Author Topic: The cold war warms up – The Supermarine ‘Lakker’  (Read 476 times)

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Offline Knightflyer

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The cold war warms up – The Supermarine ‘Lakker’
« on: September 11, 2020, 10:58:17 am »
The cold war warms up. – The Supermarine ‘Lakker’
Indications that the Soviets might be considering an invasion of Western Europe in the years immediately after the end of the Second World War increased substantially and led to heightened nervousness amongst the political and military leaders of the countries that would form NATO in 1949.

Early responses, such as the formation of the RAF German Auxiliary squadrons will be covered elsewhere but overall the policy of the UK Government was to speed up the conversion of the RAF’s squadrons from piston-engine fighters to jet powered fighters as quickly as possible and also to increase the actual number of squadrons available for the defence of the UK and Western Europe. This, along with the presumably Communist agent organised sabotage of the De Havilland Vampire and Gloster Meteor production lines led to the implementation of Operation ‘Free Range’ with the ordering of land based variants of the Hawker Sea Hawk  and Supermarine Attacker, under the premise that any jet was better than no jet at all.

The scheme also led to the creation of additional Royal Auxiliary Air Force squadrons. These used numbers in the 630 range, taking over and rebadging the numbers of defunct squadrons created for a brief time during the Second World War.
The Supermarine F.Mk.3 (Land) Attacker was delivered to four squadrons of the Royal (Additional) Auxiliary Air Force, with the first to be formed being No.630 (County of Stafford) Squadron, flying from RAF Lichfield. The (Land) Attacker was humorously and widely referred to as the 'Lakker' (a tortured contraction of Land Attacker), as it was regarded as ‘lacking’ in any of the niceties that made for a decent fighter aircraft. It was actually, or at least compared with the naval Attackers a spritelier performer, as all the unrequired naval equipment was removed, leading to an overall lighter aircraft.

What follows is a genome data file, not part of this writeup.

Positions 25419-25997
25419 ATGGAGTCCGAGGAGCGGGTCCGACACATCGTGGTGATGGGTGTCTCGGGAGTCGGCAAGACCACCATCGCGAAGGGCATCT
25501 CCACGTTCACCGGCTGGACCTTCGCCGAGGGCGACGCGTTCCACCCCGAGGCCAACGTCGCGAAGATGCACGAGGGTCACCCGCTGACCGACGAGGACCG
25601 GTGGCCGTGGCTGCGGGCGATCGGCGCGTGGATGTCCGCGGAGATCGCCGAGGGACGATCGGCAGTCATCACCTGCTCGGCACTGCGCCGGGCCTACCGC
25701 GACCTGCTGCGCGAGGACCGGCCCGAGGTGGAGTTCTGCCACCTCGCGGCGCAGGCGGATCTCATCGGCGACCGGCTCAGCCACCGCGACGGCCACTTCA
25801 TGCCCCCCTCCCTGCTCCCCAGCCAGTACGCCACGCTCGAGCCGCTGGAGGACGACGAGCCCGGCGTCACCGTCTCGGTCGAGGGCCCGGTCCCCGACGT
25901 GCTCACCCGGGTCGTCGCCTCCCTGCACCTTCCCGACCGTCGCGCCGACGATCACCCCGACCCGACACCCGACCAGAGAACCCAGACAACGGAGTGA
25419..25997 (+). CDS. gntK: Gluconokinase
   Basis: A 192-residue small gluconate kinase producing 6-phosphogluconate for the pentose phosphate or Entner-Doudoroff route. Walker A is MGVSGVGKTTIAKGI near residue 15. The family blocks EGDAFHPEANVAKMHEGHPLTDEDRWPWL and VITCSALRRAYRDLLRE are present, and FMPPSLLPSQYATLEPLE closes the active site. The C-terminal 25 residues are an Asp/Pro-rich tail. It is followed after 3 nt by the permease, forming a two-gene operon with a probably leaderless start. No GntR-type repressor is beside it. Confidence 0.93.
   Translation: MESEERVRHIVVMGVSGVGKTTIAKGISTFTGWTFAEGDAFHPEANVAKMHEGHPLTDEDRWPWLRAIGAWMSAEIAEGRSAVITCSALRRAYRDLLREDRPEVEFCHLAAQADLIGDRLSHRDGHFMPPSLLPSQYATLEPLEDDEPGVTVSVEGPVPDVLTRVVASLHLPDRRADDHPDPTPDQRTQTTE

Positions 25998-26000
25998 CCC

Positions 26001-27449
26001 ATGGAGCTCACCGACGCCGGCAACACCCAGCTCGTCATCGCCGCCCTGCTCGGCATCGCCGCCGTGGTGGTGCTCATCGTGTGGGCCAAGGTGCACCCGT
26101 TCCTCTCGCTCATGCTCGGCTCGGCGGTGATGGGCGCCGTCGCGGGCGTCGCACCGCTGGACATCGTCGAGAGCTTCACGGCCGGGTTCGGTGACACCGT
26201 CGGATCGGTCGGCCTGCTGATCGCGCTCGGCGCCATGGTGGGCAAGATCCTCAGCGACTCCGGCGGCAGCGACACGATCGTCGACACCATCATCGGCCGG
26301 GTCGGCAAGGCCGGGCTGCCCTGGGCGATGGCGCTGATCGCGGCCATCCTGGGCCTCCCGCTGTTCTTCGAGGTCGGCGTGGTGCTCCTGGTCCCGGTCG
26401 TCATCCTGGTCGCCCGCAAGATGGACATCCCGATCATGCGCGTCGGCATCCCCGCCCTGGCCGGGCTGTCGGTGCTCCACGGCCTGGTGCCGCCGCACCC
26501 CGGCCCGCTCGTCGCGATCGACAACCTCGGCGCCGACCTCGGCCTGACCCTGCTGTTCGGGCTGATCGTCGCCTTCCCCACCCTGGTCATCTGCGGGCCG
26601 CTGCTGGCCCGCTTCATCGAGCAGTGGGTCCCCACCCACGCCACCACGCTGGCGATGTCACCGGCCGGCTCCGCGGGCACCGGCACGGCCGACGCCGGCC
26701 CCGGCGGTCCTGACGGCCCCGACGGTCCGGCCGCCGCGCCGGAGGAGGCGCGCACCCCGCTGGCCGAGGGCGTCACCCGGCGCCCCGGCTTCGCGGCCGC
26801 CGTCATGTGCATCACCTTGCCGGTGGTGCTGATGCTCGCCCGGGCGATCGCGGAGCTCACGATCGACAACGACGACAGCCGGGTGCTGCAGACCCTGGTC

The model of course is a venerable Novo re-pop of the ancient FROG Supermarine Attacker, it was moulded in a rather brittle Bakelite green plastic. The model of course has lots wrong with it, but frankly I didn’t care as a quick fix relief from the modelling doldrums was what was required at the time, so apart from the removal of the arrestor hook, it is built OOB. It is what it is, but I must admit to being quite pleased with the outcome, as I think the camouflage has given the aircraft a more purposeful look. Anyway Gents, I am pleased to offer up the …

Supermarine (Land) Attacker F.Mk.3 WZ270 / RBA-A of No.230 (County of Stafford) Squadron 1950



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Re: The cold war warms up – The Supermarine ‘Lakker’
« Reply #1 on: September 11, 2020, 12:06:03 pm »
I like it.  :thumbsup:

And an very plausible backstory too. I'll keep the RAAAF in mind for future builds..........  ;D
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Offline Glenn Gilbertson

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Re: The cold war warms up – The Supermarine ‘Lakker’
« Reply #2 on: September 11, 2020, 04:29:27 pm »
Good looking - glad it was therapeutic. :thumbsup:

Offline NARSES2

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Re: The cold war warms up – The Supermarine ‘Lakker’
« Reply #3 on: September 12, 2020, 05:56:24 am »
Neat idea and execution  :thumbsup:
Decals my @r$e!

Offline Knightflyer

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Re: The cold war warms up – The Supermarine ‘Lakker’
« Reply #4 on: September 12, 2020, 06:37:08 am »
Thanks for the comments so far Gents, there will be a silver aircraft with colourful markings to follow at some point



The Staffordshire Flag does at least give a good starting point for tail markings and the bars either side of the roundels (is there a proper name for them?). Shame the flag wasn't invented as such until until 2016!  ;)

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Offline The Rat

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Re: The cold war warms up – The Supermarine ‘Lakker’
« Reply #5 on: September 12, 2020, 01:59:24 pm »
 :thumbsup: Nice idea! That old model was past its 'best before' date a few years after it came out, but it seems to have sold well, if it's longevity in production is anything to go by. Or maybe not, considering how many are still out there!  ;D  I've got at least one more in the stash, begging me to come up with ideas.
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Offline NARSES2

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Re: The cold war warms up – The Supermarine ‘Lakker’
« Reply #6 on: September 13, 2020, 05:56:30 am »

The Staffordshire Flag does at least give a good starting point for tail markings and the bars either side of the roundels (is there a proper name for them?). Shame the flag wasn't invented as such until until 2016!  ;)

With the Staffordshire Knot being the traditional symbol of the county, going back to at least the 1500's, it's a totally plausible symbol to use on a yellow and red background  :thumbsup:
Decals my @r$e!